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Private Mortgage: What You Should Know Before You Borrow

Lauren Nowacki8-minute read

November 09, 2021

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Your credit history is less than stellar, or your score is low. Or maybe you want to purchase a home in poor condition and flip it. Whatever the reason, you’re having a tough time getting a traditional loan to buy a house. In these instances, you may be considering a private mortgage. But beware, they may come with risks. Before considering private mortgages, it’s important to know what they are, who they come from and what to be aware of when considering this loan.

What Is A Private Mortgage?

A private mortgage is a financial arrangement between a borrower and a private, individual lender in which the lender provides financing to the borrower to purchase a home. Lenders often offer private mortgages to family, friends or others with personal relationships and generate investment profits from the interest. Some may consider this options because they may not qualify for a mortgage with a traditional lender or may wish to avoid some red tape during the buying process. The loan itself works like a regular mortgage – you must pay back the loan, plus interest, within a certain, agreed-upon time. The lender has a lien on your property, which can be foreclosed if you default on the loan.

What’s The Difference Between A Private Home Loan And A Loan From A Traditional Lender?

A traditional loan is provided by a financial institution, like a bank or mortgage lender, and typically has a set of guidelines, restrictions and criteria a borrower must meet to get the loan, typically set by the federal government. This helps protect the lender and borrower. A private loan is provided by a person or company that creates their own rules, guidelines and qualification requirements, which could be different for each borrower. This makes the loan riskier for both parties involved.

A private loan can also be a non-arm’s length transaction, meaning you have a personal relationship with the lender. This happens when you get a private loan from a family member or friend. Another example of a non-arm’s length transaction in real estate is buying from a family member. When you get a traditional loan to purchase a home from someone you know, there are many more hoops to jump through, along with restrictions.

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Pros And Cons Of Private Mortgages For Buyers

Guidelines and restrictions are a big reason someone may look into getting a private home loan instead of one from a traditional mortgage lender. A private mortgage could be an option for borrowers who may have a hard time qualifying for a loan based on their financial situation, credit history the type of home they wish to purchase. However, the loan can be riskier and can be damaging to finances and personal relationships. It’s a good idea to mull over the loan’s pros and cons and consult a financial professional before deciding that a private mortgage loan is the right option for you.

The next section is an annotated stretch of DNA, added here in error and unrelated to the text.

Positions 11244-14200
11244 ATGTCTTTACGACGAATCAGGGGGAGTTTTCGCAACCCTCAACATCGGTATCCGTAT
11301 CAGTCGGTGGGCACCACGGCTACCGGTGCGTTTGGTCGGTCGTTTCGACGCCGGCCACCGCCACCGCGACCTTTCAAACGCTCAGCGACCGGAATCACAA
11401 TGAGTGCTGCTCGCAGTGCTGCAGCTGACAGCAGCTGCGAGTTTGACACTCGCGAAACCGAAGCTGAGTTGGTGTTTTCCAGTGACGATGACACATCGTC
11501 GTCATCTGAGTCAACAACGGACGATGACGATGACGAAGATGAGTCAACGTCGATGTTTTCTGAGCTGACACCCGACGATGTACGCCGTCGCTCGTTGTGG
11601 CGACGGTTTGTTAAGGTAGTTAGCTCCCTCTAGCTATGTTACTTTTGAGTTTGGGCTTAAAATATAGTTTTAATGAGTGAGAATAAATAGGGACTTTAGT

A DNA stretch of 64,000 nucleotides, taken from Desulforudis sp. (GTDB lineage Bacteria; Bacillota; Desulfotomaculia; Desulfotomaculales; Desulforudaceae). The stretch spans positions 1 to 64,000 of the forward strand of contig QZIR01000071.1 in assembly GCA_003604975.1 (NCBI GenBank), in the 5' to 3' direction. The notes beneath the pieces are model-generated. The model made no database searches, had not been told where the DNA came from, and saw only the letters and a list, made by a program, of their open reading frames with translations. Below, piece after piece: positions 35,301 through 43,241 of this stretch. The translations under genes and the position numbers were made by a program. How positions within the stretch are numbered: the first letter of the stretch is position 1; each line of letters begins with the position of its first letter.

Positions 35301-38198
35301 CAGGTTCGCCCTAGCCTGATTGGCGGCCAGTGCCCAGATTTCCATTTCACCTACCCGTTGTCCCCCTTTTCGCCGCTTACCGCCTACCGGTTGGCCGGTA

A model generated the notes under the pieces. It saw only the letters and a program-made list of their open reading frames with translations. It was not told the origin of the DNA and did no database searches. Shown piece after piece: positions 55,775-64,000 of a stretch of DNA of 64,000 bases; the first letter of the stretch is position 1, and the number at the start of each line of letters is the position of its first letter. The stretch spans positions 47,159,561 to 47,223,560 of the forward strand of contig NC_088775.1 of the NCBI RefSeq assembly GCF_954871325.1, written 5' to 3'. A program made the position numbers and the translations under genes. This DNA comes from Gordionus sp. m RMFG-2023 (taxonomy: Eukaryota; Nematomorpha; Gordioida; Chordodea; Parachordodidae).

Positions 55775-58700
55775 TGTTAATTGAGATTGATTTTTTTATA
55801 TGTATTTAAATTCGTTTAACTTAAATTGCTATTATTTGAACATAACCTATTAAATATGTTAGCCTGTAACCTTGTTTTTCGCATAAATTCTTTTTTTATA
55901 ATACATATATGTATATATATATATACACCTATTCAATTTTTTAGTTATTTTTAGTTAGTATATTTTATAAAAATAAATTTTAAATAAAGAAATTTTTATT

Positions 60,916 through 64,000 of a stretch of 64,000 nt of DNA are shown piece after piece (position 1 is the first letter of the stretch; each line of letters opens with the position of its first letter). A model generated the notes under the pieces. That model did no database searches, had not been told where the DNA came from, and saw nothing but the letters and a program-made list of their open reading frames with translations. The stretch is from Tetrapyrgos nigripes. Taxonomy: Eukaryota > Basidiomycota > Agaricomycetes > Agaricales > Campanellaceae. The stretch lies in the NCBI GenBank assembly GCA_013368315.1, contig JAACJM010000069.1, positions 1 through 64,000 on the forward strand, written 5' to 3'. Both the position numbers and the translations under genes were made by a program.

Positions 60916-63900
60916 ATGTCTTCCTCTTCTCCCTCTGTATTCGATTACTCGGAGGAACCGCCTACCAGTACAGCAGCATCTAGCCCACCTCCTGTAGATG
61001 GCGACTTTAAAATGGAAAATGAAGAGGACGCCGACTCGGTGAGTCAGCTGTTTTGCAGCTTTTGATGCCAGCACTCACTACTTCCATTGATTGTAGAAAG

Pros

  • Easier to qualify: Since the lender can create their own rules, they may lend to people with lower credit scores or allow for a smaller down payment (with no required private mortgage insurance). However, if the borrower is getting the loan for those reasons, they may not be in a good financial position to purchase a home or take on any more debt. A private lender may also lend to a flipper looking to purchase a property in less-than-stellar condition if they see the project as profitable. However, issues could arise if the flip doesn’t go to plan and is less profitable as both parties thought.
  • Shorter approval process: Because it may be easier to qualify, you may get to the closing table faster as there may be fewer hurdles, required documents and processes, like appraisals or inspections. However, inspections and appraisals are vital to ensuring the house is in good physical condition and is a good investment.
  • Flexibility: You may be able to better negotiate your terms, which can include a more flexible repayment plan, waived fees or lower interest rates.

Cons

  • Fewer protections: Certain loan qualifications are in place to help protect the borrower and ensure they are in a good enough financial standing to be able to handle the debt and other obligations of the loan. That’s why traditional lenders require a certain credit score, proof of income and maximum debt-to-income ratio (DTI).
  • Shorter loan term: Private loans typically require you to pay your loan off in less time than a traditional 15- or 30-year mortgage. With less time to pay the loan off, your monthly payments will be higher, which could make it difficult to keep up. Many private lenders may also structure their loan as a balloon mortgage, which comes with lower monthly payments, but a hefty lump sum due at the end of the loan term. If you don’t have the money due and can’t refinance the loan, you could lose your home.
  • Potentially damaging to personal relationships: It’s important to remember that a loan is a business transaction, whether you know the person or not. That means once you accept a loan from a family member or friend, they also become your lender, with a lien on your home. If you fall behind on payments or disagree with the way they are handling your loan, the relationship could sour fast. The situation could even end up in court or with your family member or friend seizing your home.

Pros And Cons Of Private Mortgages For Lenders

For those who have the capital and are interested in providing private loans, it’s equally important to weigh the pros and cons and consult a financial professional or real estate attorney before lending out money.

Pros